Presidential Election Week 2008 Weblog – Day 4

Day 4, Wednesday November 5, 2008: A Change Has Come

Following the historic victory of Barack Obama, the thread that runs through all our meetings today is what President-elect Obama’s foreign policy and security policy will be. Our first meetings take us to the State Department; we then meet an Assistant to President Bush who is also Advisor to the National Security Council; have lunch with former US Ambassador to the United Nations and former Under Secretary of State Thomas Pickering; and finally, we meet with Ivo Daalder of the Brookings Institution and foreign policy advisor to Barack Obama.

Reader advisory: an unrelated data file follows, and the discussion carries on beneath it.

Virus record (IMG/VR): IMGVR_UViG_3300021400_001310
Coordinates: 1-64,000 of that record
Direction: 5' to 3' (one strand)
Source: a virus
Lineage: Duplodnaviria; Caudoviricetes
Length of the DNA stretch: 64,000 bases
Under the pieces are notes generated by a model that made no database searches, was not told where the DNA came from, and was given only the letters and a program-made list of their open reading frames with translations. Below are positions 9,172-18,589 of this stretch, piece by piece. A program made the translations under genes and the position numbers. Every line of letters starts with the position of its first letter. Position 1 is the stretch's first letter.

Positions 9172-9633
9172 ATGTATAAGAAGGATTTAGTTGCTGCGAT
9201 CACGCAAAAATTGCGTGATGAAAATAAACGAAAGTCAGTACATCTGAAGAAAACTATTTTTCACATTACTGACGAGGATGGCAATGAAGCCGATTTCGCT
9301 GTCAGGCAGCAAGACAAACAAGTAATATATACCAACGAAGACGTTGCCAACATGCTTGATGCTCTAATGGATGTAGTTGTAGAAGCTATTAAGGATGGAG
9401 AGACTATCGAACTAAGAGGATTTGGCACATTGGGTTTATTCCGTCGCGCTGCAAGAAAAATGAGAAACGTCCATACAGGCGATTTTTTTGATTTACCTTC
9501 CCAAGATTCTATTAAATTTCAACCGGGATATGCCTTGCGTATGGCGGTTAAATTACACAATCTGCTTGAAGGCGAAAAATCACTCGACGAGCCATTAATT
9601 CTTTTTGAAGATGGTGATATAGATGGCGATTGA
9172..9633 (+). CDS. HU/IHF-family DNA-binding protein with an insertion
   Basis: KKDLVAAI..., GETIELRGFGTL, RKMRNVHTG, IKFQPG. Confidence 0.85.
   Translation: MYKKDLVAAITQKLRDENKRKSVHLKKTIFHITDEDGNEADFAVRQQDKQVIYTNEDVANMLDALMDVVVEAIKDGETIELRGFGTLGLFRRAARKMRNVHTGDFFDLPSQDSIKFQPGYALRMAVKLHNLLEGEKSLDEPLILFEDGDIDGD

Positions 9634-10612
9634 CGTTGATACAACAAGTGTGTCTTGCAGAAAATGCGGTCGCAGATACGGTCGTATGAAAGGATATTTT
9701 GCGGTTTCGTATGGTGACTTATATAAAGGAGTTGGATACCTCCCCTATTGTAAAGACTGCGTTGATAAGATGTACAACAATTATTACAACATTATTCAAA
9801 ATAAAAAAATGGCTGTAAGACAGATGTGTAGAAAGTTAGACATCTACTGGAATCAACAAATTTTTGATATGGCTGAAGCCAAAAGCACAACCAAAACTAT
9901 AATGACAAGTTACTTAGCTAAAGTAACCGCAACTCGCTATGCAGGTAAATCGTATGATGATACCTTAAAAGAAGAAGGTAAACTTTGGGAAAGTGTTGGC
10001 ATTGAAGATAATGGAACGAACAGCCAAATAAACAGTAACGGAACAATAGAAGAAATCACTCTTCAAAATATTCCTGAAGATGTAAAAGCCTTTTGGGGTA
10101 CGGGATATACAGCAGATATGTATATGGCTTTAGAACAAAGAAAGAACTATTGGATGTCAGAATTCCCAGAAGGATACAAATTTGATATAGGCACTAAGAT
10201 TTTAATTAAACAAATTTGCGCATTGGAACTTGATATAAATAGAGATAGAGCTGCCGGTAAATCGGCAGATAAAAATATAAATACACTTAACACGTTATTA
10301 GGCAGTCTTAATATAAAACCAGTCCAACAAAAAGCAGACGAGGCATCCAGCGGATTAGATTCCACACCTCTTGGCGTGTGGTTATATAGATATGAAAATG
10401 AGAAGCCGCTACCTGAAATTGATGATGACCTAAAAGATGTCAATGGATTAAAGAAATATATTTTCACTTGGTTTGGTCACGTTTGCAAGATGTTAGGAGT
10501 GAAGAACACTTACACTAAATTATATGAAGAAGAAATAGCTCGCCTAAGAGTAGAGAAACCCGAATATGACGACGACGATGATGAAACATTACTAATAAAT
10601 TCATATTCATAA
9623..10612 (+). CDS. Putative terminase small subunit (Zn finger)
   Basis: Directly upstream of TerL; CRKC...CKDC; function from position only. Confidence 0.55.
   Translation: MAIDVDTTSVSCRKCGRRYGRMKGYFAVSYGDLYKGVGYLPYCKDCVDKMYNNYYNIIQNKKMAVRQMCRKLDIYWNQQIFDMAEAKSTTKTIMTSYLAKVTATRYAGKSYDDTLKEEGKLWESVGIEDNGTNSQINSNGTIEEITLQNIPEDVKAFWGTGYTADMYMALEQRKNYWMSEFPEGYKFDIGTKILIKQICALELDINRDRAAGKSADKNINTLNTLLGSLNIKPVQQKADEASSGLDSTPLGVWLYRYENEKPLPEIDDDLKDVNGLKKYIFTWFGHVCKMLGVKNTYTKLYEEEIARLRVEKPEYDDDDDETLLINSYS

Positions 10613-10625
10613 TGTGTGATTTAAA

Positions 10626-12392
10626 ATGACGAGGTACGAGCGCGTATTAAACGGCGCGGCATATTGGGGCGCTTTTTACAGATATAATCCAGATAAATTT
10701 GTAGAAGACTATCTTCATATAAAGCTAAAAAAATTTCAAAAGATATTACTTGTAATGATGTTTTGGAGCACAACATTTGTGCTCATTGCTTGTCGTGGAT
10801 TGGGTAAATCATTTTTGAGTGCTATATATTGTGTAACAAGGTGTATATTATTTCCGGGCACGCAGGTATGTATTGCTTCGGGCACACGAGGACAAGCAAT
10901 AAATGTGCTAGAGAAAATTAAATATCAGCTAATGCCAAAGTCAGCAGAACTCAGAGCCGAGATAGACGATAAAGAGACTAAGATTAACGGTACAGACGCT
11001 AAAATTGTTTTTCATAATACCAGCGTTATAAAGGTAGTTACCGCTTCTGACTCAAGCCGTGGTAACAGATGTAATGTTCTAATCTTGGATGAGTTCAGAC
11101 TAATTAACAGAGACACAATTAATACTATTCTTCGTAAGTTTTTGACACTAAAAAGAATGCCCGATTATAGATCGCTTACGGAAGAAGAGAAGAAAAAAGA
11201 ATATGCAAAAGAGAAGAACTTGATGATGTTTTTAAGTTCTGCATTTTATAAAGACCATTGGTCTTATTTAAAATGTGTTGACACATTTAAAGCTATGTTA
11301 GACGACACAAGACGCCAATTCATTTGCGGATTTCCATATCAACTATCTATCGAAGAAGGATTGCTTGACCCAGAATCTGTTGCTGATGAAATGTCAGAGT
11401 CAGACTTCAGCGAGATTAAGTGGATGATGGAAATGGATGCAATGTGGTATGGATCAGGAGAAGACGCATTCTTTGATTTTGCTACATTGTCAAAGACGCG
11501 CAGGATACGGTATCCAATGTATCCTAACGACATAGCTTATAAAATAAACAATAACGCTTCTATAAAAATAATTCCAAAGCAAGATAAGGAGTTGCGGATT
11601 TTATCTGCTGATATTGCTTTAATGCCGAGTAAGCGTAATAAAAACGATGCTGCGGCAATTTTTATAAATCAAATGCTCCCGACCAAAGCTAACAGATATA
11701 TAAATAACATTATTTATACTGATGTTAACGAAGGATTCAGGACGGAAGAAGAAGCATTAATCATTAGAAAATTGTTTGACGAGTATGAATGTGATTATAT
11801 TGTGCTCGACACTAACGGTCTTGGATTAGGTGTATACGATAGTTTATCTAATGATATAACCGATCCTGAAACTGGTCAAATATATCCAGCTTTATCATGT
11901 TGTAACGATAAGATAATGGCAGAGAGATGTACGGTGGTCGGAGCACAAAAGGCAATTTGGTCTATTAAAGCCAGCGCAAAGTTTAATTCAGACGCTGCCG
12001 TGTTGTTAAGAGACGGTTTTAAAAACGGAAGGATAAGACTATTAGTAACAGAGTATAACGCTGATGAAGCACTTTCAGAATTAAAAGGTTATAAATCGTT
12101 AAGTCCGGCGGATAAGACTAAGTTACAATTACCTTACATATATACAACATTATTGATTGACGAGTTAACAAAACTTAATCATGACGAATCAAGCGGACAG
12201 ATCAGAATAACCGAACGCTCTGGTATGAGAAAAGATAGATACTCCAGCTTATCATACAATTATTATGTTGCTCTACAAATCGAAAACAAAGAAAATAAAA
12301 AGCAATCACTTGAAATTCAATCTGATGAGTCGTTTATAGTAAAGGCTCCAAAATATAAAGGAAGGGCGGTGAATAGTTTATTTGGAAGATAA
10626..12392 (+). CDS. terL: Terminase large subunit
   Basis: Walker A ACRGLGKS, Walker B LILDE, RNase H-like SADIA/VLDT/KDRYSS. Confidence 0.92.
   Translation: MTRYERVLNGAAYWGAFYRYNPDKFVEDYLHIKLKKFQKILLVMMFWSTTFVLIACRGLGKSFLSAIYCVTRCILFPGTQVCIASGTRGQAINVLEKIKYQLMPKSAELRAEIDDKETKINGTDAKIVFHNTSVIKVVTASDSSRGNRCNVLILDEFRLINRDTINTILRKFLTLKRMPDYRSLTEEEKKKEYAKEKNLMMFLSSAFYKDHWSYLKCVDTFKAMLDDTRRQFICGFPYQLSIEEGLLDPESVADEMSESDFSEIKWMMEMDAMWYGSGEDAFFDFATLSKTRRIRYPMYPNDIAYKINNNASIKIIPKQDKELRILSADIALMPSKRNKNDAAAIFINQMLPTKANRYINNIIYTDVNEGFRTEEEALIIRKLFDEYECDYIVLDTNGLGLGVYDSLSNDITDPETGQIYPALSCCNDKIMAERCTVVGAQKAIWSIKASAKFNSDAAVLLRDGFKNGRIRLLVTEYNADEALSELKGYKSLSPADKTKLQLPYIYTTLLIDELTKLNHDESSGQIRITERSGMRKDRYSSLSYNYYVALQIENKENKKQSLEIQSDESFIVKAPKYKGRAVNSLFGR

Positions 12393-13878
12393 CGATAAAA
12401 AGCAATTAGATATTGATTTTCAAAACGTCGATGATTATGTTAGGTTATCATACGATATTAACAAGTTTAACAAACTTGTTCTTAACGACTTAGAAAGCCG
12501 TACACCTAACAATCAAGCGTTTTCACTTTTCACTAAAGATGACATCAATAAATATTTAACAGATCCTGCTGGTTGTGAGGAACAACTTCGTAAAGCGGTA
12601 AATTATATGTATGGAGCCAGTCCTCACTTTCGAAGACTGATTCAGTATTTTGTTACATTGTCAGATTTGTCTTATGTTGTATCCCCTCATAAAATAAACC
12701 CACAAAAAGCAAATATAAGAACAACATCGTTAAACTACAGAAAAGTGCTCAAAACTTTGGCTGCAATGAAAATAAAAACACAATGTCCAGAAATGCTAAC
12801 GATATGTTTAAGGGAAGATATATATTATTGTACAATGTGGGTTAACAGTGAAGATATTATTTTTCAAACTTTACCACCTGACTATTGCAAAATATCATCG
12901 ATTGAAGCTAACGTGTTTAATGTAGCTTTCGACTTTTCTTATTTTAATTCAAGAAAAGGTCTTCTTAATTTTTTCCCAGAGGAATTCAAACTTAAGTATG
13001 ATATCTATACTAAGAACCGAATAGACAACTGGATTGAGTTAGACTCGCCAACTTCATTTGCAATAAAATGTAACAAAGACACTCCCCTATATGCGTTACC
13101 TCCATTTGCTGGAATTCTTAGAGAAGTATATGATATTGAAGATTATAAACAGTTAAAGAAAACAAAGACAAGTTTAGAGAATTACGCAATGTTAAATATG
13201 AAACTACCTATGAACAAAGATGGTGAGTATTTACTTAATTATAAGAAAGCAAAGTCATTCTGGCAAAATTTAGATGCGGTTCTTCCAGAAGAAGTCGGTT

At the State Department we first learn about the challenges of combining policy with public diplomacy, how do you communicate policy to the public, how can you react timely to news from Europe (which is more than 6 hours ahead of the US), how do you know what kind of information to put out there (what is it that people need to hear); how do you reach so many people in so many countries? One of the solutions was to go to Brussels where so much press is already gathered and talk to them there, but that too has its limitations. A new media center with state of the art facilities was a solution as was using new media such as the State Department web site. A web log is kept there; Facebook is used for State Department alumni; some Embassies (e.g. Turkey) use text messaging to reach journalists; web chats are used as well as Youtube. More challenges are discussed in our second presentation at the State Department, the ones in the Middle East, the i-countries: Iraq, Iran and Israel. Our speaker cannot predict what Obama will do (differently) once he takes office and explains that transition teams are already being prepared. In fact, our meeting room is surrounded by offices for these transition teams. Our Third speaker focuses on Afghanistan (more challenges!) and the common interest we (the Netherlands and the USA) have there. The level of violence seems to be on the rise but we are assured that the Taliban can only create the perception of insecurity. They don’t have the power to do any real damage. New measures have already been taken to increase security and training of police and army continues. Our speaker expects that once Obama takes office, he will look to increase the number of troops in Afghanistan. There are currently 60,000 troops there half of which are American. We could see an increase in troops by as much 10,000, but most will have to come out of Iraq. This is merely speculation of course. These troops would mainly be used for holding space won from the Taliban which is currently one of the biggest problems. Our speaker does see some good signs as well: 60 new clinics have been built (about 85% of the population now have access to health care); schools are being opened; and, electricity is becoming more widely available through several projects (a water dam, new generators and electricity lines from neighboring states). Our final speaker, Dan Fried, Assistant Secretary of State for European and Eurasian Affairs, talks to us about his expectations for the Obama administration. His foreign policy team has yet to be named but he expects it will be people “we know”, their views on Europe will be no mystery. He expects they will do “less of Bush I and more of Bush II” which is to reach out to Europe and embrace the EU as a strategic partner. As stated before he will do more in Afghanistan and he will ‘reach out’ to Iran. He hopes that Iran will use the new administration as an excuse to be more constructive. Fried warns Obama about Russia, however, as the problems with Russia are serious at the moment, and they may be charming at first but “don’t be fooled”.